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Santa Fe Style: Stamm Houses

What is a Stamm home in Santa Fe?

When you open the solid wood front door of a Stamm house, you feel safe and at home.  It is said that to this day, no one has contributed more to the concept of home and affordable housing as visionary Santa Fe builder Allen Stamm.

santa fe style home
416 W San Mateo Rd - Stamm Home from 1967

Prolific barely begins to describe the late Allen Stamm, who designed and built several thousand homes in and around Santa Fe from 1939 to 1980. When named a Santa Fe Living Treasure in 2003, this native New Mexican was called “a visionary” and “a man of immense integrity, character, compassion and humanity.”

Mr. Stamm began building his high-quality, affordable homes in 1939 after serving in WWII. Knowing the suffering of the war and the Great Depression, Mr. Stamm "understood that hard-working but poor people needed decent homes in which to live and raise their families."

The Stamm name is synonymous with that oft-elusive mix of excellent workmanship and affordability. Before World War II, Stamm built 40 houses starting at $3,500 in South Capitol’s Lovato Heights — he paid about $200 an acre for the land at the time.

After serving in the Navy during the war, he came home to continue building quality homes for returning veterans and their families, creating Casa Mañana, Casa Linda (Kaune neighborhood), Casa Alegre, Casa Solana and other in-town subdivisions. His reach eventually extended to Farmington, Española and White Rock.

“Allen always stayed busy,” says local contractor Ed Crocker, who credits Stamm for helping him through a financial crisis years ago. “He just could not stop building. He was also quick to smile, loved jokes and appreciated a bargain. Very loyal to his employees, too, and they returned that loyalty. Allen was very much a people person.”

The Architecture of Stamm Homes in Santa Fe

Stamm homes are usually single-story, frame/stucco and Pueblo style. Stamm Homes usually include hardwood floors, pine vigas, nichos, a kiva-style fireplace and a family room or bedroom that was once a garage. You may also find a distinctive solid wood and studded front door, plus deep, built-in bedroom and hallway closets with matching drawers below.

An early Stamm had two bedrooms, one bath, living room, kitchen, one-car garage, a walled back yard and an open front yard. Mr. Stamm hired women consultants to design the kitchens and did not fence the front yard because he wanted neighbors to get to know one another.  He designed places for Christmas trees and highchairs and built garages easily converted to a new bedroom.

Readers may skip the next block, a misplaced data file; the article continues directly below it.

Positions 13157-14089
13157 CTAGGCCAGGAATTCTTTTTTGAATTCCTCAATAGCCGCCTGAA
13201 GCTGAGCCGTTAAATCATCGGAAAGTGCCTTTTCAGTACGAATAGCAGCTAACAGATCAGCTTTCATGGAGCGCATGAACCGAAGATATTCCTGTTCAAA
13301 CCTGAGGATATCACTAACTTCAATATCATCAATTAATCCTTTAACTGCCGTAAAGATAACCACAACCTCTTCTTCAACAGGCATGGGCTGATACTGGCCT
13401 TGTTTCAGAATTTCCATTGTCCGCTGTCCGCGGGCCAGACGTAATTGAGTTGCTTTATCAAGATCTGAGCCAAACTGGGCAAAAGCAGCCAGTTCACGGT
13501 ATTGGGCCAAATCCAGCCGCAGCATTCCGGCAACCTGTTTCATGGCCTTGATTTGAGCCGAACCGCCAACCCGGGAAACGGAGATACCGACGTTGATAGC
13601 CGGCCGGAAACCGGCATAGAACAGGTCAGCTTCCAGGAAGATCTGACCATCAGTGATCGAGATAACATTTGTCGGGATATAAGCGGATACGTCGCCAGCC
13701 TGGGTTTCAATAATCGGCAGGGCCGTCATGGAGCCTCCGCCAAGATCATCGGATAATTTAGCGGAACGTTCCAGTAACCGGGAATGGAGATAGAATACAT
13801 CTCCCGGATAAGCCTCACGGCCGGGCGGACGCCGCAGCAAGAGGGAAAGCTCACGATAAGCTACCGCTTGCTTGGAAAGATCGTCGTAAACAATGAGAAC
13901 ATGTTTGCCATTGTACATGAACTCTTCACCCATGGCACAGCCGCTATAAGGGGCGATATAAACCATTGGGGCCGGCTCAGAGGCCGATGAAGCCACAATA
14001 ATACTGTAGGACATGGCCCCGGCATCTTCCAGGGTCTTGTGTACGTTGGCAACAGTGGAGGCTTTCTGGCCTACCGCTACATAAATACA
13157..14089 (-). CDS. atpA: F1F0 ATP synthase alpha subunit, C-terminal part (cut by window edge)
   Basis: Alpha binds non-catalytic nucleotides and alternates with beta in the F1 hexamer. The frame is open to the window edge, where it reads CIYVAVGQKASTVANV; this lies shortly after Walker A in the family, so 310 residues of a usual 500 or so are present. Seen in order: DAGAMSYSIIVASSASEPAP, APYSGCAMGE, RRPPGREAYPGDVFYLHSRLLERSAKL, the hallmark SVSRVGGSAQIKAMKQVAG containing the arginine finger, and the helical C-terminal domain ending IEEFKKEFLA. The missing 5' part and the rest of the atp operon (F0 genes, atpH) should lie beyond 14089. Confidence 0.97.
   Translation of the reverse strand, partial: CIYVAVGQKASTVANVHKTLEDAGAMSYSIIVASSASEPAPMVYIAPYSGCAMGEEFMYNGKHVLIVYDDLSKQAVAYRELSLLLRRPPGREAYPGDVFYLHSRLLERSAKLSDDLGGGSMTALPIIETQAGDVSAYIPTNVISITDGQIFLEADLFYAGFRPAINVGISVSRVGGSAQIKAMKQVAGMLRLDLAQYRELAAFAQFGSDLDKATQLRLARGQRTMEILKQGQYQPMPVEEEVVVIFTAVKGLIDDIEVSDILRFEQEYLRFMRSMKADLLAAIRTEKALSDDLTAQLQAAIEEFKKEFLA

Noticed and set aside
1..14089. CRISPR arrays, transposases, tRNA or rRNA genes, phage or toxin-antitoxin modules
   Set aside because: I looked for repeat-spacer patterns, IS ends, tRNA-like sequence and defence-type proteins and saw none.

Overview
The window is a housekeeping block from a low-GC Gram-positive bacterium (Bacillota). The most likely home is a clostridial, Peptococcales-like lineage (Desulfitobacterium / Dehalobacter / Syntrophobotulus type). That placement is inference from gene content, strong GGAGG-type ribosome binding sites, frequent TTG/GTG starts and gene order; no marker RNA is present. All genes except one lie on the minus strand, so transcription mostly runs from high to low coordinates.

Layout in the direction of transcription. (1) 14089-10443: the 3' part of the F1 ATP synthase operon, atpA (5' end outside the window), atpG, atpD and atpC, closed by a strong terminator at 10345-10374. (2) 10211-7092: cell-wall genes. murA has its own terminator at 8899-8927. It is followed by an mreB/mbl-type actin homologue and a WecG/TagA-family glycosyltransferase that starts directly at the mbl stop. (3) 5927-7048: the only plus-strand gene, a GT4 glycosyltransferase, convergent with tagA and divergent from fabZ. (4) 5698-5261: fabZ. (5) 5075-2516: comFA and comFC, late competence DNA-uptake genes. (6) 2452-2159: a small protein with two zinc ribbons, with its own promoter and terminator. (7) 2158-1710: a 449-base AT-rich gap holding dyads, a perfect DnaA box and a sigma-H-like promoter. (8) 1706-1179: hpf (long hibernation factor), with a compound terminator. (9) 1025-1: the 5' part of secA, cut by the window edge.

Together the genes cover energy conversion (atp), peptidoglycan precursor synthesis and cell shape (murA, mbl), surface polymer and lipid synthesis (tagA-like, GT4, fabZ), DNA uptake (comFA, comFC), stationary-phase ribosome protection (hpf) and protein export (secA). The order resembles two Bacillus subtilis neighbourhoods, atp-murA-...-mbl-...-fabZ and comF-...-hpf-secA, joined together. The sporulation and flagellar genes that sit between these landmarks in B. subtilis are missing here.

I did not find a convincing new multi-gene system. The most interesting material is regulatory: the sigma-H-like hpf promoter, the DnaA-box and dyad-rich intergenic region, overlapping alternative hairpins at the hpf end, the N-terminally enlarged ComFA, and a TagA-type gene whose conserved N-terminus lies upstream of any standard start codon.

As families grew, garages were converted to bedrooms, rooms were added on, and in some cases, second stories were added. The sizes and floor plans vary. Some homes are as small as 815 square feet and are as charming as they can be while others have undergone renovations and add-ons. 

Yards are often large with mature trees, and if there is a fence or wall out front, it was probably added later — Stamm’s vision included a friendly and open environment.

“When you walk into one of his houses,” adds Crocker, who has owned two Stamm homes, “you feel it. He set the standard for quality construction and nice design at an affordable price. And there wasn’t a home he built where he wasn’t his own inspector — he saw them all. It wasn’t just about profit. He loved to create little communities. And he was all about ‘Build it once, build it right.’”

With so many Stamm homes having undergone remodels and upgrades, what might the builder think of the changes wrought by homeowners over the years? “Allen would be perfectly fine with that,” Crocker says. “He wanted people to be happy in his houses. All he would ask is that the quality of the work be up to his standards.”

Stamm Neighborhoods

Stamm shaped several of Santa Fe's most distinctive neighborhoods and redefined home design and building.

The best known Stamm neighborhoods are Casa Solana (west of St. Francis Drive and north of W. Alameda Street).  Casa Alegre (on both sides of Osage Avenue, sandwiched between Agua Fria Street and Cerrillos Road), and Casa Linda (off of Cerrillos Road at Monterey Drive).  

Unfortunately, you can no longer buy a Stamm home for $3,800 with a $300 down payment at $40 per month. But by today's standards, Stamm homes are still modestly priced and a top-notch investment.  A Stamm lets you still buy a single family home in town with a yard and mature trees for a reasonable price.

Allen Stamm died in 2003.


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